El Mundo

Because Cuba is You is a historical narrative focused on the relations between Galicia and Cuba. Well written and full of entertaining anecdotes, Chao brings an imaginative dimension to the story of emigration.

Blessed With Ubiquity

In this extract from Because Cuba is You, Lola is taken to a ñáñigo feast where she is blessed with the gift of ubiquity: the power to be in two places at once.

THE DANCERS SETTLE THEMSELVES on the ground; there is no leader, nor set dance. Unconnected notes emerge and are transformed into melody. The other musicians set the tempo and the tone. The dancers stand where they wish, make rhythmic movements, shaking their heads in time to the music. Gradually they seem to be intoxicated by the cadence, which gets faster and faster, accelerating at regular intervals, becoming more and more demonic, moving in a trance until they reach a real frenzy.

The uniform tempo at which they jumped, twirled and twisted was astonishing. The rhythms followed on seamlessly, one after another, increasingly fast and noisy, until the final apotheosis. Dancers and spectators both were left gasping. Then suddenly the music and dancing stopped; the dancers rigid in their last positions. For a few seconds, absolute silence reigned.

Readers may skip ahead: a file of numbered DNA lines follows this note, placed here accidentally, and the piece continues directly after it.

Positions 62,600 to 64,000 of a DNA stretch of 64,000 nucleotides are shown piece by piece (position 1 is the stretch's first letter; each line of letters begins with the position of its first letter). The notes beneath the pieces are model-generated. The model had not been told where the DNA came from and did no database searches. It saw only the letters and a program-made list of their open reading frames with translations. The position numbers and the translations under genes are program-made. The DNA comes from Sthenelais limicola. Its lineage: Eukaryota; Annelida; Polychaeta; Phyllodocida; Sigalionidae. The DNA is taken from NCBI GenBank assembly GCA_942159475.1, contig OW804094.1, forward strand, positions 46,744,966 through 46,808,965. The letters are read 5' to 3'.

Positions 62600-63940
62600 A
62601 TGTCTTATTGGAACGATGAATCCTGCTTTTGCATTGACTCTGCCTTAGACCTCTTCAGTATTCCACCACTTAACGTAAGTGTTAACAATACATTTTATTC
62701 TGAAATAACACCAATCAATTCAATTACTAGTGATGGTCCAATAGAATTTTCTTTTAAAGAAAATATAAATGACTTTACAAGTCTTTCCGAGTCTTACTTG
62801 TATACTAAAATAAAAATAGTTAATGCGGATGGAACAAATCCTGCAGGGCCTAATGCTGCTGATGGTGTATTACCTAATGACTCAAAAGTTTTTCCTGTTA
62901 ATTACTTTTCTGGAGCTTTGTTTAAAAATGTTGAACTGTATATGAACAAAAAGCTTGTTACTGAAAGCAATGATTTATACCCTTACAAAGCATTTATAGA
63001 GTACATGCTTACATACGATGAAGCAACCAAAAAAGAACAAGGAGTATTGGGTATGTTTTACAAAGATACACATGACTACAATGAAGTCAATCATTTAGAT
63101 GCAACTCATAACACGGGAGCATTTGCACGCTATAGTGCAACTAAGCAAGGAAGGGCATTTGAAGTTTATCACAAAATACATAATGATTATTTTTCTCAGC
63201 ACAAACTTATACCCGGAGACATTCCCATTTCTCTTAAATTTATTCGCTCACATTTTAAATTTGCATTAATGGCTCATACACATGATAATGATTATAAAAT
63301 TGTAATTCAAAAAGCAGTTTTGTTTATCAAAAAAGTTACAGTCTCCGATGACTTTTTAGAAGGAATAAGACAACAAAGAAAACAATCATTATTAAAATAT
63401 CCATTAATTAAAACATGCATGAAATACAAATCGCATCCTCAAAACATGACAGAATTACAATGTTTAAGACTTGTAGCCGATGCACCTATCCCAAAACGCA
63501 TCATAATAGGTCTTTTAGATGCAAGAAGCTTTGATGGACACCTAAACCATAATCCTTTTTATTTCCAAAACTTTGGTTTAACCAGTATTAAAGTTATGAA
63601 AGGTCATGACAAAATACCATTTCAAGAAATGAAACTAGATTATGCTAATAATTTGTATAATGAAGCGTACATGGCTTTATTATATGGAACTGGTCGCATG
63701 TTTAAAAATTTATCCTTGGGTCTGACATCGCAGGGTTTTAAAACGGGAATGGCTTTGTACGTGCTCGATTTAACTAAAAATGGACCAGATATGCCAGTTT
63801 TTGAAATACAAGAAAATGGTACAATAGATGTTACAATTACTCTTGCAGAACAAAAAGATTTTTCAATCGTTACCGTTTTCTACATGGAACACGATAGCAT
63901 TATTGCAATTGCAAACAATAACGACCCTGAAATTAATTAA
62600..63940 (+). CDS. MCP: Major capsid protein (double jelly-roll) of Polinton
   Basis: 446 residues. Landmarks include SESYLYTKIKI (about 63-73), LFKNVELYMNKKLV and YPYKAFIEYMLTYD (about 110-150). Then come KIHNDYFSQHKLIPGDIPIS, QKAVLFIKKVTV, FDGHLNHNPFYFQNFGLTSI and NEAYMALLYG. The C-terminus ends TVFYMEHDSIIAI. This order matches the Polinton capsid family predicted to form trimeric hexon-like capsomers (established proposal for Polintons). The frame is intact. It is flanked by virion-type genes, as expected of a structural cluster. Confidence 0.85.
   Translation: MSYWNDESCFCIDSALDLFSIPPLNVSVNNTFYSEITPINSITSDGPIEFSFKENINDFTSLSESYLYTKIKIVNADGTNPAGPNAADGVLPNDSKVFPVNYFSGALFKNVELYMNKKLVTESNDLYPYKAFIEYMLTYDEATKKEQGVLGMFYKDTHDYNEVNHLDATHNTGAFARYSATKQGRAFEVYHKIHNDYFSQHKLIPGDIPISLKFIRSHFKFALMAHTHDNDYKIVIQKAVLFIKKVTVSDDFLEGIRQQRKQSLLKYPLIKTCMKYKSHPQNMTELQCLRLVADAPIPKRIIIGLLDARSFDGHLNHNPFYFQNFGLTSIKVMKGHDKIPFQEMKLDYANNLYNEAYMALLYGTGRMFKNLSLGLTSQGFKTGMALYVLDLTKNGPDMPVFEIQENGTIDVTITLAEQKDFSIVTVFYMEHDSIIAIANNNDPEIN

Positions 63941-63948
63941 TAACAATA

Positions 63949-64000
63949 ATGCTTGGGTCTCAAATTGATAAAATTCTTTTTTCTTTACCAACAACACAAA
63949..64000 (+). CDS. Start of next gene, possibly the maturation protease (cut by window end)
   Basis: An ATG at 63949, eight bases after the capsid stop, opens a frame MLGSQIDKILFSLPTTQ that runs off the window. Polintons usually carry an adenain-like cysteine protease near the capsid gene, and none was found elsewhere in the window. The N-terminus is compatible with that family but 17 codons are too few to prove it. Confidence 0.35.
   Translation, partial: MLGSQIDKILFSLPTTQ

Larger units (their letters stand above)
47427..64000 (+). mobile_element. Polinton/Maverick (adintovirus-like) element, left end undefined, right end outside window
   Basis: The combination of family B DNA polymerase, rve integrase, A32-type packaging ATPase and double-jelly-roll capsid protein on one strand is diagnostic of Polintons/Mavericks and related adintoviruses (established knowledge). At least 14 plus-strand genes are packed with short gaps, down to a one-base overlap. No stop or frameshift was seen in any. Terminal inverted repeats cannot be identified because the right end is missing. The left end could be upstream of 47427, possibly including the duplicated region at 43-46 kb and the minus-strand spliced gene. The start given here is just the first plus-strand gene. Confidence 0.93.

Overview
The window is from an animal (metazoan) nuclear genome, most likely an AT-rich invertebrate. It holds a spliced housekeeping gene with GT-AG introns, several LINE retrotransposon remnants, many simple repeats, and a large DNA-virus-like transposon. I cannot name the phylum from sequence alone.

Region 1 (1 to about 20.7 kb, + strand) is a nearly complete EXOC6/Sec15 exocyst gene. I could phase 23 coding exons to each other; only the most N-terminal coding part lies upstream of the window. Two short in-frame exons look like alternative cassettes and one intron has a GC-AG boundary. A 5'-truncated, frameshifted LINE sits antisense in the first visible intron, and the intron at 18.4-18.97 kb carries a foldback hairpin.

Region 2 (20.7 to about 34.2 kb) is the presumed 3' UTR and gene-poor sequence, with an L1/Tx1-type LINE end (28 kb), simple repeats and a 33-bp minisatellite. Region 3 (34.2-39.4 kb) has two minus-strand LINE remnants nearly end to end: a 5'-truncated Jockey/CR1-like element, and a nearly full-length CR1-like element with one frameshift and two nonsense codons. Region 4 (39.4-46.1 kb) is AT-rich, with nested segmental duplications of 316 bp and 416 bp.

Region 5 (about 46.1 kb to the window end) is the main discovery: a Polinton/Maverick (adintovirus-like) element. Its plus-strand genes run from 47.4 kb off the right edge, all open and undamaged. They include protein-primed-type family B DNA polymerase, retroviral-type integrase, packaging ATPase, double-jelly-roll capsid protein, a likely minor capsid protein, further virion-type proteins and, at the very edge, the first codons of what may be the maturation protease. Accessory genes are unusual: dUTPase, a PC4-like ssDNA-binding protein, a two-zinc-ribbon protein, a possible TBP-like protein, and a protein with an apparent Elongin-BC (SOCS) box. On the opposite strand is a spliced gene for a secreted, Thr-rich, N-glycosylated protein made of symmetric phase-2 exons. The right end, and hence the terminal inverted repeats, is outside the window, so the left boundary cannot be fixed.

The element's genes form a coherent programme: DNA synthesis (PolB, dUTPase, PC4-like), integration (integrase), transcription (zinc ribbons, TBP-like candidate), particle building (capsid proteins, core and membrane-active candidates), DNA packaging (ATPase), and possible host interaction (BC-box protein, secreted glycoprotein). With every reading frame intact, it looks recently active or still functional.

Nothing, no noise, no breathing. Then the drums start again, double in number and intensity. As eyes grow accustomed to the dark, a woman appears, in a skirt of palm leaves, nude from the waist up. She stands stock still in the centre of the circle, on her head a crown of zebra mane, two strips of skin across her breasts and arms. A fringe of cloth covers the front of her thighs, and hangs down to her ankles at the back.

She came and stood beside me, her whole face illuminated in the darkness by the two glowing coals of her eyes, like those of a tiger that gleam in the night and, it is said, lead the way to death and destruction.

‘No doubt you lost your way tonight and accidentally stumbled upon this place, from whence leaving intact is the best of the mercies you can expect. Because you are in open country here, we have only to utter a single cry and four thousand spirits will come and carry you away. But that is not the fate awaiting you.’